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Wednesday Warning: The Steelers, the three Chinese curses, and the Pickett-led offense

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BUFFALO (KDKA) - Welcome to the Wednesday Warning - each Wednesday, KDKA-TV Sports' Josh Taylor takes you through what you need to know for that upcoming Sunday's Steelers game. 

There are likely dozens of creative ways to sum up the Steelers' season so far at the estimated quarter pole, but perhaps I could contribute one in the form of the three famous Chinese curses: May you live in interesting times, may you be recognized by people in high places, and may you find what you're looking for.

Needless to say, a 1-3 record to start the season while anticipating four upcoming games against division leaders (two of them, Miami and Buffalo, are tied for first place in the AFC East with Miami currently holding the tiebreaker) would classify as interesting. It also doesn't make things any less dull when two of those three losses came by four points or less, but yet, here the Steelers stand in need of answers and solutions in short order.

It also goes without saying the Steelers' current situation on offense has been recognized by league analysts and pundits across the league, with the root of the discussion dating all the way back to training camp as to whom the starting quarterback should be. Now, having made a change after halftime last week against the New York Jets from veteran free agent signee Mitchell Trubisky to this year's first-round pick, Kenny Pickett, Steelers head coach Mike Tomlin has handed control of the offense to the rookie, hoping to continue the "spark" Tomlin says Pickett provided in the second half of a 24-20 loss. But with that decision looms all the gravity of the third curse: may you find what you're looking for, or in the case of a subset of the fan base, may you get what you ask for.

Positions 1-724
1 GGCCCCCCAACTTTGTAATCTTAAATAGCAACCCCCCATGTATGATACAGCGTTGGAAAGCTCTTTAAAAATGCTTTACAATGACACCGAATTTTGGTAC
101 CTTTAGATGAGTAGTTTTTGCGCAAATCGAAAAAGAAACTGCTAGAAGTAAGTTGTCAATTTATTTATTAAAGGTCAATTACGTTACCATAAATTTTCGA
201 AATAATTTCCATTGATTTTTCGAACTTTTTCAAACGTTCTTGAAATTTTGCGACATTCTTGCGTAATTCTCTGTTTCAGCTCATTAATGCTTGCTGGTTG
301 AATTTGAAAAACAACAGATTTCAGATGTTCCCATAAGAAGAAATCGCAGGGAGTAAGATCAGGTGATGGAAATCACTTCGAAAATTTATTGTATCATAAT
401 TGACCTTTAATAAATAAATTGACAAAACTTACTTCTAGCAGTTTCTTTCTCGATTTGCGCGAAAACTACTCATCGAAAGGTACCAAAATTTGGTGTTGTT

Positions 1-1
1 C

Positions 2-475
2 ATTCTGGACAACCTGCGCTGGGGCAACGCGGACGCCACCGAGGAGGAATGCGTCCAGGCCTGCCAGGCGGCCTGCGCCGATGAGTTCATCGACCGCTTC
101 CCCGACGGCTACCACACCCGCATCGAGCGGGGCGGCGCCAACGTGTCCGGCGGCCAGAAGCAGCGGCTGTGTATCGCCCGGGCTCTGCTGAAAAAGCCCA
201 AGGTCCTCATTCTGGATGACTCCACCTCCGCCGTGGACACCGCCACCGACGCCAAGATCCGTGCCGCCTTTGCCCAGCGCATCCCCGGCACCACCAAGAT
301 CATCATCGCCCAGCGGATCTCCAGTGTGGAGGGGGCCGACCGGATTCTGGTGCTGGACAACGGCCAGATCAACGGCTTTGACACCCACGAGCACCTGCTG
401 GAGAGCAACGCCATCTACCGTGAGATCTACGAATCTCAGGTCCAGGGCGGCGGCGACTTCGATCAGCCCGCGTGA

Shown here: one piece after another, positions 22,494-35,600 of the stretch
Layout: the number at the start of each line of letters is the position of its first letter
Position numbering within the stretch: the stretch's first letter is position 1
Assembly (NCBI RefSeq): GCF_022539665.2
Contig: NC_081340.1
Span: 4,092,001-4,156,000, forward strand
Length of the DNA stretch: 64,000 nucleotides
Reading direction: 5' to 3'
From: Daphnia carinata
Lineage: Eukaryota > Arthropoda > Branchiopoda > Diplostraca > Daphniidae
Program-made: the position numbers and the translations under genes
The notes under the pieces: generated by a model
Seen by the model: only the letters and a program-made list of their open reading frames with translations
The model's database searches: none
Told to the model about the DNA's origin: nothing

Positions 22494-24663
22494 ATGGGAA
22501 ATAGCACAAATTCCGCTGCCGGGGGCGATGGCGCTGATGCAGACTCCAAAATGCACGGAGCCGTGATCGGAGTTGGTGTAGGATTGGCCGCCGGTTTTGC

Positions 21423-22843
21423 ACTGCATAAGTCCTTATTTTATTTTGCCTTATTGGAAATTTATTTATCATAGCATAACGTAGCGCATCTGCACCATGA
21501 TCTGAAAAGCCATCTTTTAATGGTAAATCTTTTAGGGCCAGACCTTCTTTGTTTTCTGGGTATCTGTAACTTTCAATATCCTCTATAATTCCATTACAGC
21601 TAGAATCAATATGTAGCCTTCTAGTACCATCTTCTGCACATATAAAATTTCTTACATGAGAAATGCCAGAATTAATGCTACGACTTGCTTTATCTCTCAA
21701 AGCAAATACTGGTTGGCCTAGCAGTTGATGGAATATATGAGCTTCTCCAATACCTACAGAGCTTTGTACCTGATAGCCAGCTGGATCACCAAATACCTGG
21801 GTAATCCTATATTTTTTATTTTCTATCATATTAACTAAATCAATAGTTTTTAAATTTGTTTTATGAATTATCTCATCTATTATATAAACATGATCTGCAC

That isn't to say Pickett being named the signal-caller for this offense is a curse; far from it, actually. The curse is this unit's lack of scoring punch and ability to control the ball throughout games. It currently ranks in the bottom third of the league in points scored, total offense, passing offense, average drive time and average yards gained per drive. Add to that a rookie making his first professional start against the league's second-best scoring defense, best total defense and best passing defense, and it feels like even more of a nefarious wish.

May you be recognized by people in high places.

Some may claim history is on Pickett's side, considering this fun little stat the NFL's research team found: the last rookie quarterback to beat the league's number one pass defense in his first career start was Ben Roethlisberger in 2004.